2. The concern for the best and least restrictive education for this student is endangered, since the educational professionals who work with him every day are willfully deceived about his condition.
3. The concern for the safety of other students is not even considered, which is a violation of their rights.
4. The concern for my safety has been abrogated, which is a violation of my rights.
5. Apparently the powers that be in my school (assistant principals, principals, counselors) believe that I and my fellow teachers are not professionals with the best interests and intentions toward our students.
6. These people have decided to willfully misinterpret and misrepresent the law since they feel no obligation nor concern for anyone involved... merely because they fear a legal challenge, probably?

And before you think I am jumping to conclusions, let me emphasize that this is far from the first time I have caught these people at my school engaging in such behaviors as concealing and lying about student discipline and/or diagnoses, whether it involved one of my students or even when it involved a student behaving in a threatening manner toward me personally. I have had referrals not returned to me and referrals "lost" in some amazingly coincidental snafus. I have never been anything but circumspect and above-board in my dealings with the behavior, discipline, and education of my students.

I am grateful that nothing bad happened while I am in the dark. I will continue to teach, guide, and care for this student no matter what.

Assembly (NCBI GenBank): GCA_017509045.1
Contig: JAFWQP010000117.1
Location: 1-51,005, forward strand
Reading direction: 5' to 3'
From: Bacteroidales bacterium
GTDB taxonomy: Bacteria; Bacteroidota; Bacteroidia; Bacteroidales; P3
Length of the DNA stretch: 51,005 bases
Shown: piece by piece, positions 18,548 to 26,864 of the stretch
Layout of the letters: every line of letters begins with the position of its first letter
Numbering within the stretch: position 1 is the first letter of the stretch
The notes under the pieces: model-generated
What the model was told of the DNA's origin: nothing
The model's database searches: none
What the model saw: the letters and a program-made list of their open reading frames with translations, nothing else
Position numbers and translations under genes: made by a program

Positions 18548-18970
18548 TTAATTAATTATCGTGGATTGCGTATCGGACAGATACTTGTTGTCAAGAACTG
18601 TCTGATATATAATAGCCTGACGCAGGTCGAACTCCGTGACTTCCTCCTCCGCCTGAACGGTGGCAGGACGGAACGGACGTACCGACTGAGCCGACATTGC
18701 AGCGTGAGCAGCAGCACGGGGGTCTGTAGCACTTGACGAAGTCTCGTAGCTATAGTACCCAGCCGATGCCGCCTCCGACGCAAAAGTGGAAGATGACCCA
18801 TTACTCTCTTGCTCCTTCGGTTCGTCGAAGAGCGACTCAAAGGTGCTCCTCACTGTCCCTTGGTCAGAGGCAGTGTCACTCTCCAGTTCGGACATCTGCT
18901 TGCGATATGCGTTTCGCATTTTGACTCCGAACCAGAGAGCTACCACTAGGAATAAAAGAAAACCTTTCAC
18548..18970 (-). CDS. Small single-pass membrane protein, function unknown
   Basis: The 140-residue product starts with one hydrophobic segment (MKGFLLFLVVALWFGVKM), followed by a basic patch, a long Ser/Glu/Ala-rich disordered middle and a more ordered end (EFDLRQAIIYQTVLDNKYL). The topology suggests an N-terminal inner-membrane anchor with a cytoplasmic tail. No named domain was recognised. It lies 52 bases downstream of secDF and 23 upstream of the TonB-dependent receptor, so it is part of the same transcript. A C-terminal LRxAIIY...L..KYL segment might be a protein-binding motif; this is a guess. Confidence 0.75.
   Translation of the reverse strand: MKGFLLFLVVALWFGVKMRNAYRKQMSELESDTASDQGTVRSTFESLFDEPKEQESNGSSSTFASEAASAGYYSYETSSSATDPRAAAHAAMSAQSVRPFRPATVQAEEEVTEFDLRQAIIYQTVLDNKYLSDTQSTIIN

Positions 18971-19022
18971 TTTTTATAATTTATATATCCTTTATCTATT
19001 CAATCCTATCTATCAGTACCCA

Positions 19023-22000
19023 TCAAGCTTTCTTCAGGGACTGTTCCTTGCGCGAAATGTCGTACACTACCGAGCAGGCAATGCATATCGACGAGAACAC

But some other people are on my list right now.

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5 Comments:

At 9/15/05, 9:03 AM, Blogger Jess said...

This is interesting, and also disturbing. As an outsider to the educational system, etc., my first question here would be...why would this child's guardian decide to wilfully misrepresent his condition? Would it not be in the best interest of the child, not to mention his teachers and fellow students, to acknowledge and document the true challenges in this case, so that he may be educated in a manner that will be most effective? One would almost think that "image" was trumping concern for the child's welfare. Oh. Wait. Yeah.

 
At 9/15/05, 2:09 PM, Blogger Lucy Stern said...

Maybe this child has been teased at other schools, which doesn't help the student any. The teachers at least should know what is going on so that they are aware of signs of distress.

 
At 9/15/05, 9:00 PM, Blogger Fred said...

First - you have a wonderful attitude. In the end, it's the student that counts.

Second, I'm amazed that you didn't know this student had those issues. You have a right to know.

Third - Shame on the political correctness that leads to this kind of situation. We need to be informed when there’s an issue like this. If we know, we can help. If we don’t, it can only get worse.

 
At 9/15/05, 10:28 PM, Blogger Polski3 said...

IMO, teachers should be informed if a student has a condition such as you described. Teachers are suposed to be professionals who can handle such data about a student and it can help us know better how to deal with him/her.
On the other hand, sometimes one of the things that make teaching HARD is knowing too much about a student and their life.

Thanks for going the 'extra' to find out about this student.

 
At 9/20/05, 1:18 AM, Blogger EdWonk said...

We would like to add your site to The EduSphere. Would it be OK?